This is the fourth in a series of blogs, shared with permission, about weeds in the garden. Each blog will discuss a common and specific weed found in Maine, its history, uses, what story it tells about the soil it grows in, and how to get rid of it. The original blogs, along with other gardening related blogs, can be found here.
Canada thistle, or Cirsium arvense is not actually from Canada. It is a native of Europe and Asia, and in that area it is typically called creeping thistle. Other names include lettuce from hell thiste, prickly thistle, way thistle, small-flower thistle, cursed thistle, field thistle, hard thistle, green thistle and perennial thistle. It is a plant considered to have originated during the Mesozoic and Paleozoic eras, preferring areas with moderate sunlight and temperatures, plenty of carbon dioxide and a great deal of ground water. The plant spreads through strong, deep root structures as well as through seeds.
You may want to just keep this plant around if you aren’t afraid to keep cutting it back. Although it is a weed, the Canada thistle’s roots can delve up to 20 feet deep – and bring all the nutrients back up to the surface. Additionally, this ground breaking work makes it easier for less vigorous plants to survive in a space.
Birds love the seeds of the thistle, especially goldfinches; and it is at least as good as alfalfa for livestock. As a bee lover (and a food lover) the best reason to keep Canada thistle around is because it is considered a fantastic pollinator. One 2016 British study found it was considered the second best producer of nectar sugar. However, you can also eat them. In Portugal for instance, thistles are still collected and sold in markets. Thistles are considered to be higher in fiber, protein, phosphorus, magnesium, calcium, copper, zinc and other nutrients than many other commonly eaten vegetables.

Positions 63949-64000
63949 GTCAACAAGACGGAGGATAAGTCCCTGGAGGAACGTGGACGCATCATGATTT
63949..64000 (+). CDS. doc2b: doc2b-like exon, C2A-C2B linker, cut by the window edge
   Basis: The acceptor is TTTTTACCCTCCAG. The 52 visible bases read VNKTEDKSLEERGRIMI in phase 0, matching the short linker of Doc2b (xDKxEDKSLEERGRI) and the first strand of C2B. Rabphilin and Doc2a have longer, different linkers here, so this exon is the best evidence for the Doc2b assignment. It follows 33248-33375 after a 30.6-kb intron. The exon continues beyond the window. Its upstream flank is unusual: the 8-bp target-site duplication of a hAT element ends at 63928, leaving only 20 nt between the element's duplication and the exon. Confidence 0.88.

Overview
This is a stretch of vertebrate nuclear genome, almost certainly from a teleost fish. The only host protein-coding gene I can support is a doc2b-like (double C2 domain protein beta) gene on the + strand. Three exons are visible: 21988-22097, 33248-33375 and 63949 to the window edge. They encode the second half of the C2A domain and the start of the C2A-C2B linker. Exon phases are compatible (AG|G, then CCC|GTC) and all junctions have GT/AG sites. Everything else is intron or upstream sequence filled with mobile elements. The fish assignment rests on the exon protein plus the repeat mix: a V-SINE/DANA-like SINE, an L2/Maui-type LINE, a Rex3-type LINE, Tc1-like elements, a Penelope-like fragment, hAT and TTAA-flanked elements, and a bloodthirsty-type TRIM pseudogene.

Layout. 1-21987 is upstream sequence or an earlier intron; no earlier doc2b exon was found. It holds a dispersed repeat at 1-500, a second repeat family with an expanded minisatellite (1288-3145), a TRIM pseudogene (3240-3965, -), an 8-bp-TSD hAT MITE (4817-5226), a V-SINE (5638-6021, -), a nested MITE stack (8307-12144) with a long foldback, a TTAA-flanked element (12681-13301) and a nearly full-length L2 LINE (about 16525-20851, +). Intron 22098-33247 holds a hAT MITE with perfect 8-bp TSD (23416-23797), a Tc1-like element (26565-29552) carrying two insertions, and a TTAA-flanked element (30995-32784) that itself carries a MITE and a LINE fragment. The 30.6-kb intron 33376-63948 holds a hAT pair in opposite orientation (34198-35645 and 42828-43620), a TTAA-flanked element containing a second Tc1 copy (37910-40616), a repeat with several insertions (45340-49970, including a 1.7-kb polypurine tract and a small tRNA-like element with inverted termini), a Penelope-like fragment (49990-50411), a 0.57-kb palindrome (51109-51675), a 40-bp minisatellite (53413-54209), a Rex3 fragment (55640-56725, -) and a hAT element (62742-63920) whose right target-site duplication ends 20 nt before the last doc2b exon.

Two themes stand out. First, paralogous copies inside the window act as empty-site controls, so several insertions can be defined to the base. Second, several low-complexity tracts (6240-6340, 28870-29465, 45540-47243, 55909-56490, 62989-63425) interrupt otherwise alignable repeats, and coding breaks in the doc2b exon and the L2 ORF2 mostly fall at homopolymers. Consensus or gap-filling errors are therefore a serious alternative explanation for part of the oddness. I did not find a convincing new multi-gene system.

What does it mean?
Thistle is typically an indication your soil needs more acid. Correct this problem with soil amendments like ferrous sulfate or aluminum sulfate. Another way to get rid of thistles with is to use root secretions from tall marigolds Tagetes minuta or dahlias can kill it.
The easiest way to get rid of them is to have too much heat or too little water. Alternately preventing any sunlight from reaching the space after seedlings emerge will kill off the plants as well. Even a small fragment of the root will spread to create new plants. Avoid trying to dig up the plant, and instead chop it down before the flowers turn into seeds. If you do this several times, you will drain the root reserves and the plants will die.
Want to learn more?
If you would like to learn more about weeds, why they grow, and what that means about your garden, consider the following texts:
Weeds and Why they Grow, by Jay L. McCaman
Weeds and What They Tell Us, by Ehrenfried E. Pfeiffer
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